Pelvic Foor-ed: Study Shows How Clueless British Blokes Are About their Partner’s Health

What in god’s name is a pelvic floor?

Is that some sort of new dance move I’m not aware of? Is it a brand of kitchen tiling? Sanitary products?

If you like me wouldn’t know where to start when it comes to terms such as pelvic floor and Kegal, and if you think mapping out a woman’s ‘time of the month’ is like deconstructing the fibonacci code then don’t worry. You’re not alone.

A new study has revealed four in ten men admit they have no understanding about health issues their wife or girlfriend may face, and almost a quarter of men have “no idea” what a pelvic floor is or does – one in twenty believe it’s another name for your pelvis while some clueless men even think it’s a new ‘twerking-style’ dance move.

Men are also stumped when it comes to the length of the average period and believe a ‘Kegel’ is a new gym fad or a body part rather than an exercise to strengthen your pelvic floor.

But the research, by pelvic floor experts INNOVO to mark National Pelvic Floor Week, found that a lack of knowledge has led to one in four women being on the receiving end of an insulting or funny comment from a man.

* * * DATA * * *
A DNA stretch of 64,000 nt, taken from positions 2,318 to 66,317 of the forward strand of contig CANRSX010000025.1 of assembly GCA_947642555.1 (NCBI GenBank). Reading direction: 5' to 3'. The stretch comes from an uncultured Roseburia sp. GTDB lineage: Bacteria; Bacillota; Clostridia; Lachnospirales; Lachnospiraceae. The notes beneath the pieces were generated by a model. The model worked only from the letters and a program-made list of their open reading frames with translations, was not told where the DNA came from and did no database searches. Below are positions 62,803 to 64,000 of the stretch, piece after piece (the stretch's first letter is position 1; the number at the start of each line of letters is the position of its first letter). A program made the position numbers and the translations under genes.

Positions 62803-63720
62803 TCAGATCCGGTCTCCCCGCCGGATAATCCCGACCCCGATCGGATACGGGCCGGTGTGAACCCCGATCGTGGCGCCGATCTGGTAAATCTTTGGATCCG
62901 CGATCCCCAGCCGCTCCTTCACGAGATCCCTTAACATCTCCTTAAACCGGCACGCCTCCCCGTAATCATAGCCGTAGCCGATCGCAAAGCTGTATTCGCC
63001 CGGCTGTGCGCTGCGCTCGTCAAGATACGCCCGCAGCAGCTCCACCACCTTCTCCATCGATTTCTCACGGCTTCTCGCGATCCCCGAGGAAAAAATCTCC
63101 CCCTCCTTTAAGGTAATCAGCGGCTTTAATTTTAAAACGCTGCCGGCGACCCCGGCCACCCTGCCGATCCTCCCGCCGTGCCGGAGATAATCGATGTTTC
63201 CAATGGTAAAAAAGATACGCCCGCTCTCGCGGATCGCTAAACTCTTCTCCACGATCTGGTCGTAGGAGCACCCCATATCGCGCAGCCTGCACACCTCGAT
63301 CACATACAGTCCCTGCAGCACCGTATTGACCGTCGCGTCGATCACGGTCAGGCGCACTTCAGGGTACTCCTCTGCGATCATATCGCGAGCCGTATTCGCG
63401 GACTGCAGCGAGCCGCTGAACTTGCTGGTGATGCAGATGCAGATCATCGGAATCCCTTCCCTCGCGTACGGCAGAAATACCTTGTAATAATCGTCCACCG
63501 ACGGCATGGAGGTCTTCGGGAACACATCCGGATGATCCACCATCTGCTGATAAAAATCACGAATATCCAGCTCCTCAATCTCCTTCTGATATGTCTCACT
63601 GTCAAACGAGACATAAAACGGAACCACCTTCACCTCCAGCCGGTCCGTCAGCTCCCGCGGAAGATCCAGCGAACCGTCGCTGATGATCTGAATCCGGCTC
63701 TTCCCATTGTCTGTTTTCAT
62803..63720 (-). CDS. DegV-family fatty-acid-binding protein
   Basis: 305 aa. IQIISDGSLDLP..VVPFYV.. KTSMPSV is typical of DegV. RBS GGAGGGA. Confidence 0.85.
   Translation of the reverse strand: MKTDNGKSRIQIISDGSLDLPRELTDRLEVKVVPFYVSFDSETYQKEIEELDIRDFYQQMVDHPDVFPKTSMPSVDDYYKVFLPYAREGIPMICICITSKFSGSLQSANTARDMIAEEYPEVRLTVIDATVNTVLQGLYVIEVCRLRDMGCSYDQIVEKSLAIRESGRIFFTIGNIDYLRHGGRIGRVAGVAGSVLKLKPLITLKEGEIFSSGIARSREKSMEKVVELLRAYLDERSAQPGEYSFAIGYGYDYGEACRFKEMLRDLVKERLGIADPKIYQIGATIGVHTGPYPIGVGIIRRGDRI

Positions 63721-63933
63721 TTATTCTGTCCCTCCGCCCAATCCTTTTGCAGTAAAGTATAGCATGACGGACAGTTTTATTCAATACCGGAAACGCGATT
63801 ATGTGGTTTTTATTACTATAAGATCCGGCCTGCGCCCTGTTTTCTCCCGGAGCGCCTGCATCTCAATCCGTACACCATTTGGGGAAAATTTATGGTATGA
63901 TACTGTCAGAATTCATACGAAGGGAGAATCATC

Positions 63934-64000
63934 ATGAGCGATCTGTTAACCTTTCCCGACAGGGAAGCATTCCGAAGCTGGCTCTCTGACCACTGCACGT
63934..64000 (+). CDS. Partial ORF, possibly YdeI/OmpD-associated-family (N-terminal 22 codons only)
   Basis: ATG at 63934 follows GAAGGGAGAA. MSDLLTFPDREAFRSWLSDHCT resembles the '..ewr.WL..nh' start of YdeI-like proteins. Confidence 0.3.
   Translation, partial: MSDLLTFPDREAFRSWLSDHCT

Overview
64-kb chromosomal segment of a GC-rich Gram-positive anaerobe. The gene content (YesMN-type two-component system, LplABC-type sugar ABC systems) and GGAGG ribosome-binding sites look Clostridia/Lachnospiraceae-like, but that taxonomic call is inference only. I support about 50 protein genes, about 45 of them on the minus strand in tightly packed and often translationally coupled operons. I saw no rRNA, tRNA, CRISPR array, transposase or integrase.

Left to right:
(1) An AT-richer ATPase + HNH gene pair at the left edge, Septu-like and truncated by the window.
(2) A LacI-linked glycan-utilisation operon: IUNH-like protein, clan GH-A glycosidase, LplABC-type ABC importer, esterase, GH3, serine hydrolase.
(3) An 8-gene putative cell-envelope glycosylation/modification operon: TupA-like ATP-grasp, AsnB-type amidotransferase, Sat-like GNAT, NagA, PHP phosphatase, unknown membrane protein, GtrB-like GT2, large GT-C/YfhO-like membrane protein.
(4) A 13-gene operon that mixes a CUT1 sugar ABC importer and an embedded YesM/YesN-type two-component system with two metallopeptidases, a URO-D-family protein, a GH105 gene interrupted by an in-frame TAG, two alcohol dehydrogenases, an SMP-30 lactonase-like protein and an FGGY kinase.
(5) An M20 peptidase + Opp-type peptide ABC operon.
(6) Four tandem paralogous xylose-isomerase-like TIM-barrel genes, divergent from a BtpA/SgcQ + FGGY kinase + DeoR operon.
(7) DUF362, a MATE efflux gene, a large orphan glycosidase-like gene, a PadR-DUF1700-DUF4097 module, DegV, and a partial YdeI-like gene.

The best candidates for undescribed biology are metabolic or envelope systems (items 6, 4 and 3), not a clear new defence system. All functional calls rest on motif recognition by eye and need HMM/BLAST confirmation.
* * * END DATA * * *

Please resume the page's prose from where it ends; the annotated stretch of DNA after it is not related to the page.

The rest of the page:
One female respondent even told how her partner thought women only got their periods during a full moon.

Jane Wake, women’s health and fitness expert, said: “Intimate health issues can be a difficult subject for many to discuss and men may well feel it’s something they don’t need, or want to know.

“But this lack of knowledge could be causing them to make mistakes, or not offer a partner the support they need.

“It may be funny to think men have no idea what a pelvic floor is or does, but it’s a subject which needs to be taken seriously – especially as men also have a pelvic floor, and can suffer the same problems as women.

“For men and women, it can be embarrassing to discuss your private health concerns with someone of the opposite sex, even if it is your own partner.

“But by being as open as possible with each other, it will gradually break down the taboo and mean people suffering from intimate health problems may feel less alone and more supported.”


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